Biography & Memoir theiceberg

Published on July 23rd, 2014


The Iceberg: A Memoir by Marion Coutts

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Blurb: In 2008 the art critic Tom Lubbock was diagnosed with a brain tumour. The tumour was located in the area controlling speech and language, and would eventually rob him of the ability to speak. He died early in 2011. Marion Coutts was his wife. In short bursts of beautiful, textured prose, Coutts describes the eighteen months leading up to her partner’s death. This book is an account of a family unit, man, woman, young child, under assault, and how the three of them fought to keep it intact. Written with extraordinary narrative force and power, The Iceberg is almost shocking in its rawness. It charts the deterioration of Tom’s speech even as it records the developing language of his child. Fury, selfishness, grief, indignity and impotence are all examined and brought to light. Yet out of this comes a rare story about belonging, an ‘adventure of being and dying’. This book is a celebration of each other, friends, family, art, work, love and language.

(Atlantic Books, 2014)

Helen Davies, The Sunday Times 

“It is a memoir quite unlike any other. It has the strength of an arrow: taut, spiked, quivering, working to its fatal conclusion. In the same way that some people flinch in the face of other people’s personal tragedy, there will be some readers who will not like this book. It will appear to be too indulgent and too wordy, or too challenging. But this is to do Coutts a great disservice. The Iceberg is an extraordinary story told in an extraordinary way. It is possible to see Coutts, who is an artist and a lecturer in art, attempt with total and often shocking honesty to expose, turn, hold, consider and solidify in print, as one would sculpt or mould in clay, the often contradictory thoughts and emotions that she carried in her head.”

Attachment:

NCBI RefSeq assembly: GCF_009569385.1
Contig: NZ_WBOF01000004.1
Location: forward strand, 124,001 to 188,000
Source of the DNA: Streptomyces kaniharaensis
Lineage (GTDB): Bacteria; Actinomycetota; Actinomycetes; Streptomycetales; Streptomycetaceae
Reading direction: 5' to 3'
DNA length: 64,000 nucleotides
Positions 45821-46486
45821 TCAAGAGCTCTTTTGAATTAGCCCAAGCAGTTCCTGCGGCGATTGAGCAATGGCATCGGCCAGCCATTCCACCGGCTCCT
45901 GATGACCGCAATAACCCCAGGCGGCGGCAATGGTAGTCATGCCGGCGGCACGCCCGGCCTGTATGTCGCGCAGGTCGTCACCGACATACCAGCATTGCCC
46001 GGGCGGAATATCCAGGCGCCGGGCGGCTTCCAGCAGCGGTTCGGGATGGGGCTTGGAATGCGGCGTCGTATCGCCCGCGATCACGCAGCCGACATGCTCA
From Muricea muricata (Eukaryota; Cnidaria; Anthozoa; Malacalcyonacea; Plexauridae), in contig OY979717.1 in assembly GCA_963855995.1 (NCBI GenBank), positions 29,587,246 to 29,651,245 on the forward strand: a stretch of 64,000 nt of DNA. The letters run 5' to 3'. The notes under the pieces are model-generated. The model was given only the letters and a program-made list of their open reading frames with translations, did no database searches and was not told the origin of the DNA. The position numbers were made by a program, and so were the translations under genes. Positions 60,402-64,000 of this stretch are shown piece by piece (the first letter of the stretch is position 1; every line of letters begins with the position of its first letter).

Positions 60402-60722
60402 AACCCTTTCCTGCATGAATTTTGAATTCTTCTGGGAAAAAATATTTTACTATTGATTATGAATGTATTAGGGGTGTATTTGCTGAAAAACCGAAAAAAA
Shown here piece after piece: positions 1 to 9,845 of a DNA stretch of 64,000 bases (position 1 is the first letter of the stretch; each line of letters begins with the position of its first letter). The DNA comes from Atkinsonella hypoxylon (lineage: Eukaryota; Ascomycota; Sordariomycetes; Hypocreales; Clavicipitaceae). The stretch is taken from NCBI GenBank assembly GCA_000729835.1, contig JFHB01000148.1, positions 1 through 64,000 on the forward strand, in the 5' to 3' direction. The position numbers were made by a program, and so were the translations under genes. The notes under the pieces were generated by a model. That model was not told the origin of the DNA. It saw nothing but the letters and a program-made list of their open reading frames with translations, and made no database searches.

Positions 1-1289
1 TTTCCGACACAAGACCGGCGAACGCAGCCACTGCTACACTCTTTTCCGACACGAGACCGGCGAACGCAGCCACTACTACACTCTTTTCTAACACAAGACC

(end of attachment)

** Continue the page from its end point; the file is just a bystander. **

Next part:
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Tessa Hadley, The Guardian 

“One of the great salving insights of this book and Lubbock’s memoir is that the illness and dying are part of the story of their lives, which it’s possible to imagine and enact in their own language – and that’s true even as Tom’s language is taken away. “I had thought that death was a separate, foreign state,” Coutts writes. “It is, but it follows the contours of our own terrain.”… Her book is a homage to an exceptional man; it’s also the work of an exceptional woman artist, writing from the inside about the things women have always done: nursing, nurturing, loving.”

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Diana Athill, The Telegraph 

“Whether she kept a record of events as they were happening or has achieved an almost incredible feat of recall, I cannot tell, but whichever it was (perhaps a blend of both?), it astounds. The reader is submerged in what the writer experienced.”

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Marcus Field, The Independent 

“Coutts, an artist, has a mind as original as her husband’s, and her moving story is told as a kind of prose poem. The Iceberg begins in 2008 with Tom’s diagnosis, and is written in the present tense so that we are there with the protagonists throughout the drama. The writing is lyrical, textured, perfectly paced; the sentences short so that we feel Coutts’s moments of panic, her quickened heartbeat.”

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Fiona Sturges, The Independent on Sunday 

“…an exquisitely expressed portrait of three lives operating in the shadow of catastrophe… The Iceberg is a book about death, certainly, but it’s also about survival. The miracle here is not only in Coutts coming through such an ordeal, but in finding the wherewithal to observe it, unpick its complex psychology, and commit it to paper. This is human trauma, profoundly and beautifully told.”

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